Sunday, April 15, 2012

"Sisters of the Sari" by Brenda L. Baker

Sisters of the Sari
by Brenda L. Baker
327 pages

Short Version: Kiria decides to open a women's home in India after meeting Santoshi, a woman who has lived most of her life in run down shelters.

Why I Read It: The cover of this book caught my attention in the bookstore, but it has been sitting on my shelf ever since. I decided to pick it up since I am a week away from going to India.

The Book: From Goodreads
While vacationing in India, Kiria Langdon, the opinionated and driven CEO of a major company, meets Santoshi, a former slave who now works as a cleaning lady and lives in a shelter for homeless women in Chennai. Appalled by the conditions in the shelter, Kiria becomes obsessed with the idea of building decent housing for poor working women in India. Santoshi reluctantly agrees to help, even though she thinks Kiria's ideas are too crazy to succeed.

Embarking on a rich journey of personal discovery, both women will learn invaluable lessons about themselves as they forge a powerful bond of sisterhood across the barriers of language and culture-a bond that makes anything possible.

My Thoughts: This was a nice pretty quick read for me that I overall enjoyed. As I mentioned above, I chose to read it since I am going to India in a few days. I figure why not read some book set in the land where I am going.
Kiria was also vacationing in India on her first visit. As an executive of a major in America, she is very ignorant of the lifestyle in India. Her first day turns out to be a disaster, but this is how she meets Santoshi. Santoshi has lived most of her life in poor shelters, having to move every few years. When Kiria goes to the shelter to find Santoshi and repay her for her kindness, she is horrified by the living conditions. Kiria returns to Canada but cannot keep her mind off of the shelter she saw.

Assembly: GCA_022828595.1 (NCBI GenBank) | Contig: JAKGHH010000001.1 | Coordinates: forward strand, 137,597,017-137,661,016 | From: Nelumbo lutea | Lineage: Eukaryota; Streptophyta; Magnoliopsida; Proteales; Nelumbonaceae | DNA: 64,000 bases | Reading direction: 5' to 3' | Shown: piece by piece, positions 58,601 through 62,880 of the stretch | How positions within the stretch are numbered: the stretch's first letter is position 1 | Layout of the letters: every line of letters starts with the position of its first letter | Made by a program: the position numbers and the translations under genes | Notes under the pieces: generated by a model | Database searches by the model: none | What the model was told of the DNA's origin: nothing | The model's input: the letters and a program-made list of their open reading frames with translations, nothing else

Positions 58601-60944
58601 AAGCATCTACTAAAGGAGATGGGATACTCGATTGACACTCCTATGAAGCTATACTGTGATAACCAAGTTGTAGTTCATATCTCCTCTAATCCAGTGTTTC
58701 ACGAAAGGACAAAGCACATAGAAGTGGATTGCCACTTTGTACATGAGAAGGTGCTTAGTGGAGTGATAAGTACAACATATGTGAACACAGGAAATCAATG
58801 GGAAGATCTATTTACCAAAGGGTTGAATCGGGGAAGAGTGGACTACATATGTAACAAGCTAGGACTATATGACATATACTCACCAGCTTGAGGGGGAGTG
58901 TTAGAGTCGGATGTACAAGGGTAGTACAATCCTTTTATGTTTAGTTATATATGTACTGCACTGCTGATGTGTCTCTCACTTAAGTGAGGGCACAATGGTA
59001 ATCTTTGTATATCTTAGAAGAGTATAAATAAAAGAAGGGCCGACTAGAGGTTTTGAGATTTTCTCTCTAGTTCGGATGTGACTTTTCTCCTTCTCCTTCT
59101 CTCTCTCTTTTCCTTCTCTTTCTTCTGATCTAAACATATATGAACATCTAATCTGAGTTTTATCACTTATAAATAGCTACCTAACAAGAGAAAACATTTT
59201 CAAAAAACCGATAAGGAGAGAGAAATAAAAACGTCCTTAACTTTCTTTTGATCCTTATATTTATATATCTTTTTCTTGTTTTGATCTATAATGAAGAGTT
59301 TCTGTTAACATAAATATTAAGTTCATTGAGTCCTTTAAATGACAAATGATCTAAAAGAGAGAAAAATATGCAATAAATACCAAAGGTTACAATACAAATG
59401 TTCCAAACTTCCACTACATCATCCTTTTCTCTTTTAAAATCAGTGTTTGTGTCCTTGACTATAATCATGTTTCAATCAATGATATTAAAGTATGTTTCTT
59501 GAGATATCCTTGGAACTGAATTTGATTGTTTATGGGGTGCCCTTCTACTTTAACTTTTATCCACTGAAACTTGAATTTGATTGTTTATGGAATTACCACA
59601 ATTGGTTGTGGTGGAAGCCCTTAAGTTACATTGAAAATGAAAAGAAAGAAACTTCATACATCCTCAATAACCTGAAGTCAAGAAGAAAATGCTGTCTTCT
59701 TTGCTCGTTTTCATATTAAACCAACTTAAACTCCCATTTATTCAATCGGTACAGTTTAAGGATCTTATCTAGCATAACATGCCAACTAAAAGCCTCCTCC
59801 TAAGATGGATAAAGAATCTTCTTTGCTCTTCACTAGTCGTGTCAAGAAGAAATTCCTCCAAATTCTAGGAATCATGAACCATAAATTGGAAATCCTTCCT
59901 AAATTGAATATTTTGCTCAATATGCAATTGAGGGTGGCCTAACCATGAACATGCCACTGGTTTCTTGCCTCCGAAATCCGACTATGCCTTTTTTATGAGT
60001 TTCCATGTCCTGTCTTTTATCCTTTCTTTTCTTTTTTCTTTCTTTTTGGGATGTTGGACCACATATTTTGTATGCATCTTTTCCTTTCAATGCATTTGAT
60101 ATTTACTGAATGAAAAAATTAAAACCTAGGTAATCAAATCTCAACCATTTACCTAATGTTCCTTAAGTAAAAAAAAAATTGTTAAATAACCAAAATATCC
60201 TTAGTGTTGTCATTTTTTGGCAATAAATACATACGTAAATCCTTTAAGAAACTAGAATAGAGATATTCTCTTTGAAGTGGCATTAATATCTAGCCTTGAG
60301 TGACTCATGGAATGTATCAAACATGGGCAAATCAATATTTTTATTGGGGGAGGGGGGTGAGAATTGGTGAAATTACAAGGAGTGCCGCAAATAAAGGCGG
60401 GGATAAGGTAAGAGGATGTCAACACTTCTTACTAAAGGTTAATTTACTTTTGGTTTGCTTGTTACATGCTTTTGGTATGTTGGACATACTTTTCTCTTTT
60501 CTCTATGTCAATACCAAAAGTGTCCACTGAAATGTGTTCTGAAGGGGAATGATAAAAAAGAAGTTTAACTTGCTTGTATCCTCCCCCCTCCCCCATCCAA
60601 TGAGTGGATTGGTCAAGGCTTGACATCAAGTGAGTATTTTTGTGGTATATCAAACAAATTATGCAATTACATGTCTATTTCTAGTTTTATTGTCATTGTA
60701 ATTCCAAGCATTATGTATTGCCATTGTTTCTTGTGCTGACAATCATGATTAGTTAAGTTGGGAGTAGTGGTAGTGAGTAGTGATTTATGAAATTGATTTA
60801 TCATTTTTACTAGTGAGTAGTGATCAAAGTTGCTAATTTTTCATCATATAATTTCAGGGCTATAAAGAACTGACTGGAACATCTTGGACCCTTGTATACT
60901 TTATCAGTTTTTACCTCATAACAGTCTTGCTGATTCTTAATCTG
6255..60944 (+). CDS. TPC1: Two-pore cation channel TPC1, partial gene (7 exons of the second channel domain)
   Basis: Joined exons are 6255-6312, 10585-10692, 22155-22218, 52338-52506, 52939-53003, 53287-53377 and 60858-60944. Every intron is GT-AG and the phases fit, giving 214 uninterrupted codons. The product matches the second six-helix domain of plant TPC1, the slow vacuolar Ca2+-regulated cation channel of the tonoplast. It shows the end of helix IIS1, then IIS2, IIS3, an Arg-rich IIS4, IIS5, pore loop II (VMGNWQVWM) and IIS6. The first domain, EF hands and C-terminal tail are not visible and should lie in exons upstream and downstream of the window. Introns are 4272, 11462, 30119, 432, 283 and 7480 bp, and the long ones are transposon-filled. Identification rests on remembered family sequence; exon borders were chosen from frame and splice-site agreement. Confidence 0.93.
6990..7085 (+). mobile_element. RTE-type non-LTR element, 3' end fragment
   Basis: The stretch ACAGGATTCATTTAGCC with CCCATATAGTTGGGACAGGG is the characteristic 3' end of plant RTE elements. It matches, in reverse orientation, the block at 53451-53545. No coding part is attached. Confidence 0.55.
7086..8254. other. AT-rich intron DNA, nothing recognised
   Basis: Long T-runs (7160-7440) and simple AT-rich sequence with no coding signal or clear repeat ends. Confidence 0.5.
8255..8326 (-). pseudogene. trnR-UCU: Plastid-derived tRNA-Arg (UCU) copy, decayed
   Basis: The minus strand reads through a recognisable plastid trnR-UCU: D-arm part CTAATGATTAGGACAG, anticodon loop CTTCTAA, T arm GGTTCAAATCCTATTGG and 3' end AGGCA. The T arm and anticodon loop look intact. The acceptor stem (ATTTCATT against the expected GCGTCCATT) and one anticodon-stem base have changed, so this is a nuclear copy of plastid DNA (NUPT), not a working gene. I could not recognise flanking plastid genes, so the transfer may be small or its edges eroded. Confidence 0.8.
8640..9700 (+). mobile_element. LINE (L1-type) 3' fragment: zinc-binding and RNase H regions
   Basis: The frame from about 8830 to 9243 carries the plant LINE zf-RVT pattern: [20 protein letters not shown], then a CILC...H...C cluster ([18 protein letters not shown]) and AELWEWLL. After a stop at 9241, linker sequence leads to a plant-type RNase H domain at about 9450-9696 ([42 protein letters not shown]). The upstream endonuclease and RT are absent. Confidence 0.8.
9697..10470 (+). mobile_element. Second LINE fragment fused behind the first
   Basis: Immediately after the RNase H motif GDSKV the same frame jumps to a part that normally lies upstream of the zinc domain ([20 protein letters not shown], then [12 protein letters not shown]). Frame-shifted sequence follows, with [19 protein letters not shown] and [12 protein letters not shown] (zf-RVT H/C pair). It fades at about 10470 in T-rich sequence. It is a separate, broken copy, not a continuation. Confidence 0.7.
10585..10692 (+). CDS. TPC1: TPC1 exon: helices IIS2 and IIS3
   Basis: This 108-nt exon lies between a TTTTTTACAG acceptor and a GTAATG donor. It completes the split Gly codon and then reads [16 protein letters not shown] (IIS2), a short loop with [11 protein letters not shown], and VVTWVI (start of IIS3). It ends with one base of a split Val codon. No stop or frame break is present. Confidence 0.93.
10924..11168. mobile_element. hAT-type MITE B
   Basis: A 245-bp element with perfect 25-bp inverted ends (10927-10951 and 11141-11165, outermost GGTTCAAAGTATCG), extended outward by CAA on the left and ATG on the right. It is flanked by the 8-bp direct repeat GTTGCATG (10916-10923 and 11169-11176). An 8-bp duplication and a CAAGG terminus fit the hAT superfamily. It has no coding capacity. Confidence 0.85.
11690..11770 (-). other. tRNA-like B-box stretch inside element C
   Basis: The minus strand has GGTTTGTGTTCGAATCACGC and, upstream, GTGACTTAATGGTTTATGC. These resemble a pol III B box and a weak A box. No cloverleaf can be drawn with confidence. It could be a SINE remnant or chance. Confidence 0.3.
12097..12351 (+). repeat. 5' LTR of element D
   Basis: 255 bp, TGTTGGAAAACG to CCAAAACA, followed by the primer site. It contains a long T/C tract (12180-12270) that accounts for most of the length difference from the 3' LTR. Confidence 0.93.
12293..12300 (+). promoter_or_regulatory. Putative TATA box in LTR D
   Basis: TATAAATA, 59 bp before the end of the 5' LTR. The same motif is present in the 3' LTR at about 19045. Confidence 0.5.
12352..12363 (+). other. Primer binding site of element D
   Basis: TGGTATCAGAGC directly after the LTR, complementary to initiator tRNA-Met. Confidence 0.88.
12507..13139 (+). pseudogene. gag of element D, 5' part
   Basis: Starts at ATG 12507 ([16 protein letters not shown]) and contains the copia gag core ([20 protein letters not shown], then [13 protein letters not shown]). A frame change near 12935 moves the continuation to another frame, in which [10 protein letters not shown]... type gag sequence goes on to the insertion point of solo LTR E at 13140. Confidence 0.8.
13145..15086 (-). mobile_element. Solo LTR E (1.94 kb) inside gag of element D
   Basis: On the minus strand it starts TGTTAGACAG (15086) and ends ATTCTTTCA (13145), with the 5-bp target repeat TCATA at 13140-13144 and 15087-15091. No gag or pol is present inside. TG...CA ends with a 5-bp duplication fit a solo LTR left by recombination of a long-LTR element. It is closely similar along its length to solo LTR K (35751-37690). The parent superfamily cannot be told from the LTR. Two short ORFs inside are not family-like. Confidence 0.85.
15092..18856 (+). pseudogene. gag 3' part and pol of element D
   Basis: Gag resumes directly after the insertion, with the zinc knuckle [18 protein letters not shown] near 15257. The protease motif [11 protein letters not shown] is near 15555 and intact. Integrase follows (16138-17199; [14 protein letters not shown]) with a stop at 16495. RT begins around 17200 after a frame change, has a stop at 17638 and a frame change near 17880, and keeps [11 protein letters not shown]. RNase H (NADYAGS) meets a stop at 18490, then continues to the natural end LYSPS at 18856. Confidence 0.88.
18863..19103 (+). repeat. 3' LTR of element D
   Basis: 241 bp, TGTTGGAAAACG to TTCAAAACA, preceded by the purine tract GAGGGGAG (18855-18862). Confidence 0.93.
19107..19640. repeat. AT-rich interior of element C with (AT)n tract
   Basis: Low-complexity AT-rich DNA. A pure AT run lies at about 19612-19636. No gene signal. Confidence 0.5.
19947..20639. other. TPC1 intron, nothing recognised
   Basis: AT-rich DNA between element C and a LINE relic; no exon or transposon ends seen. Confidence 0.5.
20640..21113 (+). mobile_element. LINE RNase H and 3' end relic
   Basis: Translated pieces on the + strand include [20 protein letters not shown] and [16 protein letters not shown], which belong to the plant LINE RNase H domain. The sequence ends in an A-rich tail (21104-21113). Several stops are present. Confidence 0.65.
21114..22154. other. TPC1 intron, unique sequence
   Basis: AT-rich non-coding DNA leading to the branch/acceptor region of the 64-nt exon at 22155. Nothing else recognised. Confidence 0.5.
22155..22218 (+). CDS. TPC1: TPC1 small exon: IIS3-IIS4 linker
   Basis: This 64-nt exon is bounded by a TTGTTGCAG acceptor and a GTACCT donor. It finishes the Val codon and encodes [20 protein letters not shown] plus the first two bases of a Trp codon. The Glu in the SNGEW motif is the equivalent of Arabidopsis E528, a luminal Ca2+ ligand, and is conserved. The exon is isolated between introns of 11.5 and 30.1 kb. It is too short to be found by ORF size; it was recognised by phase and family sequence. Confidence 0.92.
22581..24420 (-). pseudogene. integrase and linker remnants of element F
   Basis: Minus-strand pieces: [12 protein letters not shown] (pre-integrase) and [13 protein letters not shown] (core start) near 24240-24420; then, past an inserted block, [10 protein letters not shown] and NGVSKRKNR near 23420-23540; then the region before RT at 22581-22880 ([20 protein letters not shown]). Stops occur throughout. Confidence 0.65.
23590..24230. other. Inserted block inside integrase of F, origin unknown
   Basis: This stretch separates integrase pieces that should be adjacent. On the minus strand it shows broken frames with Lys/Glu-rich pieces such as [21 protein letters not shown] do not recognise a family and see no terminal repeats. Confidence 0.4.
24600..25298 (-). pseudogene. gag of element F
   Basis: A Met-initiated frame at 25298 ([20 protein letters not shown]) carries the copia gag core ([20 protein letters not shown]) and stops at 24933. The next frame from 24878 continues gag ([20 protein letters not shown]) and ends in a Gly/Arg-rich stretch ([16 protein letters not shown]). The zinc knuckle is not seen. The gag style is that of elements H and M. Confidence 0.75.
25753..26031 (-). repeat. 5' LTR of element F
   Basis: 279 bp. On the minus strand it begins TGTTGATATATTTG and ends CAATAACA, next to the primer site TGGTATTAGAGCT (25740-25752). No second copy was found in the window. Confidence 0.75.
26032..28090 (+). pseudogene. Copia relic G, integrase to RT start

Kiria moves to India to set up a women's hostel. A place where women can live safely and decently for a fair rent amount. Santoshi works for Kiria and also helps her with these plans, as well as some other women we meet throughout the book. Eventually the hostel opens and after time becomes successful, something no one was sure would ever happen.
I really enjoyed getting to know Kiria and Santoshi. Both characters learned so much about themselves and about each other throughout the book. Kiria was so close minded and opinionated in the beginning- she kind of annoyed me. But slowly she realized her way was not the only way. She began to respect the ways of the Indian culture even if she did not agree or understand it. Santoshi gained much confidence in herself. She grew up poor and on her own after her family sold her off. She slowly was making a life for herself, but with Kiria's help she was able to realize her full potential. This was a great story of friendship between two very different women.

3/5 Stars

PS- Again I apologize if this review is not up to my usual standards. I still have not slept after traveling (my eyes are fighting to close right now as I type this).

#6 in 2012 Mount TBR Challenge
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  1. Interesting and not something that I usually pick up - sadly, I'm an Indian who reads very few books set in India.

    1. It's ok I don't read many books set in present day America where I'm from. I thought it would be fun to read all of my books set in India before I go haha.


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